Are celebrity politics the spice of American public life or a pox on policy progress? This book identifies and measures the attributes of celebrities that make them well-equipped to win campaigns and yet poorly prepared to govern effectively. The framers of the U.S. Constitution worried about the propensity of an undereducated public to elect unqualified entertainers rather than fit characters to government positions. Celebrities have come to play an increasingly central role in the American political process as fundraisers, surrogates, and as candidates themselves, yet remain a sorely understudied topic in political science. Through a multimethod approach that includes qualitative analysis, novel public opinion surveys, and survey experiments, this book assesses whether Americans are more likely to vote for celebrities than well-known traditional politicians and the implications of these preferences for democracy in the U.S. Perfect for students, scholars, and interested citizens, Star Power looks at the contemporary American political landscape through new lenses of research as well as popular appeal.
Table of Contents
List of Illustrations
1. A Short History of a Longstanding Obsession
2. In Their Own Words: Why Celebrities Run
3. Celebrities, They’re Not Like Us
4. Do Voters Prefer Celebrity Candidates to Politicians?
5. The Death of U.S.?
Dr. Lauren A. Wright is a Lecturer in Politics and Public Affairs at Princeton University, where she teaches courses on The Presidency and Executive Power, Women and Politics, and Political Communication. Wright is also the author of On Behalf of the President: Presidential Spouses and White House Communications Strategy Today (Praeger, 2016). Wright is a contributor to The Hill and The Huffington Post and her writing has frequently appeared in The Washington Post. Her commentary has also been featured in The Chicago Tribune, The Denver Post, The Houston Chronicle, Newsweek, The New York Daily News, The San Francisco Chronicle, USA Today, and US News and World Report. She is a frequent guest political analyst and has appeared on CNN, C-SPAN, Fox News, and MSNBC. Wright’s research interests include presidential politics, public opinion, and public and private sector communications strategy. She currently serves as Strategic Communications Director at NV5 Global, Inc. (Nasdaq: NVEE) and is a board member of The White House Transition Project. Wright received a Ph.D. in Government from Georgetown University in 2014. Before that, she was a Field Representative for Meg Whitman’s campaign for governor of California.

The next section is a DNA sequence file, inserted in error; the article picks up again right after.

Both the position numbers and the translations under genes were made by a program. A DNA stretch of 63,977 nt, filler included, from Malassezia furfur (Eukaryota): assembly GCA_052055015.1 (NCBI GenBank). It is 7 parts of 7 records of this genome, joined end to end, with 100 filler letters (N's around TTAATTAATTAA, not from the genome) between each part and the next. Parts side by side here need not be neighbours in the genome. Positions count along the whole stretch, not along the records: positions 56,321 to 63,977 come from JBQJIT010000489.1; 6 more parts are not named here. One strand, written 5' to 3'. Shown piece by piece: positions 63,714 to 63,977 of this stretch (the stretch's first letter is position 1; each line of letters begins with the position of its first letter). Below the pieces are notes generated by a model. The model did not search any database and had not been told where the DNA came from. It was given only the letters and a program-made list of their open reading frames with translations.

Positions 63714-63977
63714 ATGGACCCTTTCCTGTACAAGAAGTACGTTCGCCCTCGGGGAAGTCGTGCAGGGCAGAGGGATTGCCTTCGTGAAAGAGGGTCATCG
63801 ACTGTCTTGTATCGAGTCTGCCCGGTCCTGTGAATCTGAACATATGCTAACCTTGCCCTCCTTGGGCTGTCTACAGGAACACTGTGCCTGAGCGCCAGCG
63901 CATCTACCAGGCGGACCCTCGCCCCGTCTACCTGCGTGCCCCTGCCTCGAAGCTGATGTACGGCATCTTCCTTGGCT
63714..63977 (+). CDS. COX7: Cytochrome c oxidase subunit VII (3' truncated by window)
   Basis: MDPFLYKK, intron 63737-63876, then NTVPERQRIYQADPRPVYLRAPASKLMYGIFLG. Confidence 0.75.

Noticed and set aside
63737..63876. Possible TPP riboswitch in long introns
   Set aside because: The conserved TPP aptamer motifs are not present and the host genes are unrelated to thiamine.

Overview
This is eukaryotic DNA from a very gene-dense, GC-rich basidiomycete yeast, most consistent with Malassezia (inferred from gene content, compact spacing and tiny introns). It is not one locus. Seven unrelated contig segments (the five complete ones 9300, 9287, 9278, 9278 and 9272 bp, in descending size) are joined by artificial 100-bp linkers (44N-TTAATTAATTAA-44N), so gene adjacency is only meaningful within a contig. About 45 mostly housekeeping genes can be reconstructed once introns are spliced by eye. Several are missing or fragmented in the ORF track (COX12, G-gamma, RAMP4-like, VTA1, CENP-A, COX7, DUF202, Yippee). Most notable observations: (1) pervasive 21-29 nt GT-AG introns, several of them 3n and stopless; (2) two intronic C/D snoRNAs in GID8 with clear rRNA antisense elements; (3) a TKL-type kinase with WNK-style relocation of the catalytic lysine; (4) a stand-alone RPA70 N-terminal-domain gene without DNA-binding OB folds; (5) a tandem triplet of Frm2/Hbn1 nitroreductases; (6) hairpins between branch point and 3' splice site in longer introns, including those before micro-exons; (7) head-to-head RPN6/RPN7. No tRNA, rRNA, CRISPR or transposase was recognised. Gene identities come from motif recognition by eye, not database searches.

"Lauren Wright has written a timely and important book. A reality game show host is in the Oval Office amid speculation of other glitterati considering a challenge. Wright raises the critical question of whether the skills of celebrities have any relevance to those required for political leadership and governance. A Princeton University lecturer, she combines the rigorous research of an academic intellectual with a keen understanding of practical politics gleaned from her participation and earlier writings. This is must reading for anyone interested in political leadership today." - Albert R. Hunt, former Washington Bureau Chief and Executive Editor of The Wall Street Journal and Bloomberg News
"It was perhaps inevitable that in a culture as obsessed with celebrity as ours, we would someday end up with one in the White House. Is Donald Trump an aberration and a corrective, or a sign of things to come? Lauren Wright explores how the world of politics and celebrity have become so intertwined, and where this may be taking us." - Karen Tumulty, Columnist, The Washington Post
"Lauren Wright has written the opening salvo to the age of celebrity politics. Set within a historic framework, her study combines her own research, scholarly literature, and astute analysis to warn Americans of the very dangers the framers feared when they created the US Constitution: demagoguery, ill-informed decision making, and self-interested, autocratic rule. Who's to blame and what do we do about It? Read Wright's innovative, well written and thought-provoking book to find out." - Stephen J. Wayne, Georgetown University
"Donald Trump wasn’t the first celebrity to win an election, and he won’t be the last. Lauren Wright helps explain why celebrities run for office and why many voters will support them. Her conclusion is a troubling one: Celebrities have the tools to entertain voters, but not the tools to govern effectively. This is a timely and important book." - John Sides, George Washington University